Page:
And it was all yellow

The thumping victory on Sunday was the one that all Norwich fans have been waiting for. It was the most convincing that the team has played this season, and the first time in a league encounter that they have managed 4 against Ipswich. Not only this but talisman captain, Grant Holt scored his first ever league hat-trick, and led the Ipswich back-line on a merry dance. It was the weakest Ipswich team that I have ever witnessed at Carrow Road, and I was disappointed that a team with Roy Keane at the helm would lack fire and passion.

Before the game, I highlighted that the match would be lost and won in midfield, and I wasn’t disappointed. The Ipswich midfield were unafraid of snapping in with full-blooded challenges, but they were unable to retain possession for large stretches of the game. Ipswich captain David Norris is not a man who’s commitment can be questioned, but his obvious frustration was summed up by a dreadful lunge on the excellent Henri Lansbury. Norris’ partner in the midfield, Grant Leadbitter, did very little other than shoot harmlessly from distance, and the two were over-run by Norwich’s central pairing of Andrew Crofts and David Fox. Crofts and Fox were fantastic as they ran from box to box, blocking shots and getting in dangerous attacking positions. In one such attack it was a shame that Crofts couldn’t get enough power behind the ball when he was presented with a chance in the first half. Debutant, Lansbury however must be singled out for praise. He took a while to find his rhythm, and to stamp his authority on the game, but his pass for the second goal was reminiscent of ¬†Fabregas at his best. Paul Lambert, had the cheek to compare him to Lionel Messi, perhaps a distorted reflection, but it was a pass truly worthy of winning any game, and a great way to announce your arrival. Lansbury is not blessed with blistering pace or especially quick feet, but he manages to find an extra yard to work with, has great spacial awareness and an eye for a pass. He has a very bright future ahead of him, and it is a shame that will not be at Carrow Road.

Norwich showed the chinks in their armour, and were of course undone by a simple set piece for the Ipswich goal. The vast majority of goals conceded recently have come from corners, and it is something that needs to be improved upon if the team are to be competing for the play offs come the spring. Despite the strength in attack, Norwich looked fragile at points in the first half, and allowed too much time and space on the ball, especially for 5 to 10 minutes after they had conceded. After the interval the players seemed much more confident, and had a lot less to do, as they faced a very demoralised and limited 10 man Town.

I mentioned that a hero would come to prominence, and cometh the hour, cometh the man. Grant Holt has played well this season, but due to an injury plagued pre-season, has looked off the pace at times this autumn. He has returned to his flying form of last season, and is finally proving that he can cut it in The Championship. His hat-trick brought him to 9 for the season, and a very respectable 39 in 65 games for the club. He was a constant thorn in Ipswich’s side, and their defenders looked intimidated and scared by him whenever he thundered towards them. He finished with aplomb and guile on 3 separate occasions, and could have possibly ended the match with 5. On a couple of occasions he pressured Ipswich defenders into costly mistakes, with the first resulting in the opening goal, and the second a sending off for Damien Delaney. As I watched the game on I-Player the day after, I was struck by how often the commentary team mentioned Holt’s lack of pace. It is true that he isn’t as mobile as Craig Bellamy or Theo Walcott, but he does have a decent turn of pace, and it is a struggle for his opponent to knock him off the ball. His ability to hustle and harry, and his physicality may well be he most well known attributes, but as his deft chip against Brighton last season proves, he does have finesse in his locker.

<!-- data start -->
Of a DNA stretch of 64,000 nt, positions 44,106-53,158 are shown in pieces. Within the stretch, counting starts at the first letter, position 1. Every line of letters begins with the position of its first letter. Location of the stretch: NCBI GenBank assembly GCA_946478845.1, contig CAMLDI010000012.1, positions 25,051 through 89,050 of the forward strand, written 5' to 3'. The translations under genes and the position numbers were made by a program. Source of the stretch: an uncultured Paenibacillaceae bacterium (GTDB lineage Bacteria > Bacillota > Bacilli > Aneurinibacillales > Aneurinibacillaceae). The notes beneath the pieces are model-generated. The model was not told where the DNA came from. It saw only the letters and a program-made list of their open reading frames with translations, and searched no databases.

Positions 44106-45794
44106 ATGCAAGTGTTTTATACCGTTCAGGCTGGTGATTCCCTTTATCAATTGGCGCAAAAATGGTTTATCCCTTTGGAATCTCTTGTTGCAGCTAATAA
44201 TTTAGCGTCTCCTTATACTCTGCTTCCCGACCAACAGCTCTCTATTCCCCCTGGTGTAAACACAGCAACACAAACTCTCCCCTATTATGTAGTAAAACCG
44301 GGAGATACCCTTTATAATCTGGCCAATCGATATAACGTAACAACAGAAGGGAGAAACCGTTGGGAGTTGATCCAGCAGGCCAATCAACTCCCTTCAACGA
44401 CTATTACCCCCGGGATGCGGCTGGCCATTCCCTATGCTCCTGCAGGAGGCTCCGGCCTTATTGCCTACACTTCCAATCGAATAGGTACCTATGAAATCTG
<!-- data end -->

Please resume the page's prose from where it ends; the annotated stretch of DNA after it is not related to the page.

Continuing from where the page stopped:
This well earned victory has not only presented Norwich with the bragging rights until the return fixture in April, but given the team a chance to build on this result, and push on for the rest of the season. Norwich are only 4 points worse off this season than they were at this point during their title winning season in 2003/04, and although I must emphasise that they will not be promoted automatically, there is a great chance of them finishing in the top 6. Ipswich however, looked devoid of ideas throughout the contest, and trudged off the field in a subdued manner. I am interested to see where they go from here, and although they were victorious against West Brom’s second string in the Carling Cup last night, I don’t see them putting this humiliating derby defeat behind them, and I believe that they will remain in the bottom half of the table for the rest of the season if Roy Keane remains at the helm. His tactics were suspect on Sunday, especially after they were down to 10 men. His strangest decision was to take off the right back Zuiverloon, moving Carlos Edwards from winger to full back. Edwards had been the most promising attacking player for Town in the second half, and was caught out defensively for the 3rd and 4th Norwich goals. Ipswich had nothing to lose after going down to 10 men, and Keane should have been more positive and stuck with two upfront, rather than sitting back and hoping to sneak an equaliser from another set piece.

The name of Norwich City Football Club has been redeemed once more, and on a day when the result was all that mattered, the performance on live national television proved that they are back with a bang and that there’s no question where the East Anglian bragging rights are going this season.